WASHINGTON – A White House adviser on Thursday corroborated key impeachment testimony from a senior U.S. diplomat who said last week that he was alarmed by efforts to pressure the Ukrainian government to investigate President Donald Trump's political rivals in exchange for nearly $400 million in military aid.
Tim Morrison, the top Russia and Europe adviser on Trump's National Security Council, told House investigators over eight hours of closed-door testimony that the "substance" of his conversations recalled by Bill Taylor, the acting ambassador to Ukraine, was "accurate," according to his prepared remarks and people familiar with Morrison's testimony.
In particular, Morrison verified that Trump's envoy to the European Union, Gordon Sondland, conveyed to a Ukrainian official that the military aid would be released if the country investigated an energy firm linked to the son of former Vice President Joe Biden. Morrison, who announced his resignation the night before his testimony, said he did not necessarily view the president's demands as improper or illegal, but rather problematic for U.S. policy in supporting an ally in the region.
His testimony is significant given his proximity to decision-making in the White House and his status as a Trump political appointee rather than one of several career officials who in recent weeks have offered critical testimonies of Trump's Ukraine policy. Democrats hope Morrison's testimony will take away an oft-cited Republican complaint that many of the accounts from U.S. officials describing a quid pro quo are secondhand.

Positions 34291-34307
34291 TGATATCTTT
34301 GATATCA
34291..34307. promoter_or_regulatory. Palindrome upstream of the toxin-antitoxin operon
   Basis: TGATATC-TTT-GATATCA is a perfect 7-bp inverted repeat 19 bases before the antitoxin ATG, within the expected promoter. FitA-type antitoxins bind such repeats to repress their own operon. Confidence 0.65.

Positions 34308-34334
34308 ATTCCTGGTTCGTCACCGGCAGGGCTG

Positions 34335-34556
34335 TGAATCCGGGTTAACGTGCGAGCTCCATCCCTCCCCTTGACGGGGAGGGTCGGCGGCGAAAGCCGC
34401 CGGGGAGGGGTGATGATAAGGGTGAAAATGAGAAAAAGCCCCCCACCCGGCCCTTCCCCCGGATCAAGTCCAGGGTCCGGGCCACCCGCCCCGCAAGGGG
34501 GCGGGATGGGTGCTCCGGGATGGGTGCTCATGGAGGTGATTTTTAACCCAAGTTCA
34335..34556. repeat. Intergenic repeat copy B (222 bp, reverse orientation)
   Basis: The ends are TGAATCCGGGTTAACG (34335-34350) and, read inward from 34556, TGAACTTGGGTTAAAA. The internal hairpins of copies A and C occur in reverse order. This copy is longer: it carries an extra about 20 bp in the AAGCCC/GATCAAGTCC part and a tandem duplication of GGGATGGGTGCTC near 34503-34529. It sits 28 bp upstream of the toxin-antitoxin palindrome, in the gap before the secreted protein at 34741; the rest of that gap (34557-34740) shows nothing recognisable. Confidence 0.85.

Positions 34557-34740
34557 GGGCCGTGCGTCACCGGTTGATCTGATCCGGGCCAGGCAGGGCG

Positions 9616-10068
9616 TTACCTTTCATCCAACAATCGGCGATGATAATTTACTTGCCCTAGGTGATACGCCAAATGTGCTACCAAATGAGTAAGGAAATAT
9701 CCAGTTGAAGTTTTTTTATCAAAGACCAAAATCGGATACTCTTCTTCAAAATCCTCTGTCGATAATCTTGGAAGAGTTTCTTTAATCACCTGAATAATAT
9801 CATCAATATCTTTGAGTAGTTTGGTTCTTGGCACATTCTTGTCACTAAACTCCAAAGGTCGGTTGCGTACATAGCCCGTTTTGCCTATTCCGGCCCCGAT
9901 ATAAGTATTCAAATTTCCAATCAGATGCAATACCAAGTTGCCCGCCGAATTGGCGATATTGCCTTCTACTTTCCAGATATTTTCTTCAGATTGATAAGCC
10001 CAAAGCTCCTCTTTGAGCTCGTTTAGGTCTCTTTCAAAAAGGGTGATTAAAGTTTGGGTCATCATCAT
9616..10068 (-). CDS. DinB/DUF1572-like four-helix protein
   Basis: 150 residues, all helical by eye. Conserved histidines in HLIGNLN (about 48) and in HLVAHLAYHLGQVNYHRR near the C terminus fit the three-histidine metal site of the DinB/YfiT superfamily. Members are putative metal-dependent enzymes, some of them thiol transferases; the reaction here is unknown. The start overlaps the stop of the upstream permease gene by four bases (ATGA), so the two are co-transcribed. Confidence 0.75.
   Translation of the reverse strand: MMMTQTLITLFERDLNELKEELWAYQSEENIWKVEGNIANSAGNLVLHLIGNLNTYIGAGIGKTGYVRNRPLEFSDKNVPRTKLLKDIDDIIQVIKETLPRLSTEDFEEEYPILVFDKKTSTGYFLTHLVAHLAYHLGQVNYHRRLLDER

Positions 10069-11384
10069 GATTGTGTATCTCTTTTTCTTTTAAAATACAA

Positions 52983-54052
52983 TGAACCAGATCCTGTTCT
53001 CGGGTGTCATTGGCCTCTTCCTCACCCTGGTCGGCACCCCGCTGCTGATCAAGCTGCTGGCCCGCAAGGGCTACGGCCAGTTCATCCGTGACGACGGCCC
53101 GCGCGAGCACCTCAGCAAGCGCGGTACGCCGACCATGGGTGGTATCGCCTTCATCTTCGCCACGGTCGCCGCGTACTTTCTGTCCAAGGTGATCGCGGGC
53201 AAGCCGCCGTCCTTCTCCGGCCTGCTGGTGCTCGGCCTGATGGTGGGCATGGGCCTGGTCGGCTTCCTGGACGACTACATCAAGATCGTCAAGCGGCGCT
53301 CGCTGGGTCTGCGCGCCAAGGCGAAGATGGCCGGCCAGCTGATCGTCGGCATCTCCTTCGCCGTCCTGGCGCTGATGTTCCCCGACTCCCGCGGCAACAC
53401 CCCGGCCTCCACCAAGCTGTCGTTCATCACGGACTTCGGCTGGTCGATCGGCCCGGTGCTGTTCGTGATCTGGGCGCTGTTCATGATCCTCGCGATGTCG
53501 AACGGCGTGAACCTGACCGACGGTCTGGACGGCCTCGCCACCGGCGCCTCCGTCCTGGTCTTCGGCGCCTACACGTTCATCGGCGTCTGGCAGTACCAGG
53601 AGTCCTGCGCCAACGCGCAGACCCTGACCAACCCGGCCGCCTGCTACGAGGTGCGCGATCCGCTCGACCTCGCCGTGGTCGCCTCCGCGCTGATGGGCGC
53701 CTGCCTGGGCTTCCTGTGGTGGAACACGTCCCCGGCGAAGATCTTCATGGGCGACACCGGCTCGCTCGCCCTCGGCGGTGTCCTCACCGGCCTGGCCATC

Despite confirming Taylor's account about the pressure Trump's associates placed on Ukraine, Morrison did not come off during his closed-door testimony as outraged or particularly troubled by the effort, said people familiar with his deposition.
Yet Morrison twice reached out to National Security Council attorneys with apparent concerns about Trump's conversations pertaining to Ukraine policy, according to various witnesses' testimony. People familiar with his deposition said Morrison reported the July 25 phone call between Trump and Zelensky — as another White House official, Lt. Col. Alexander Vindman, had done.
Morrison told lawmakers that he notified the lawyers because he had specific concerns that a rough transcript of Trump's call with Zelensky could be leaked.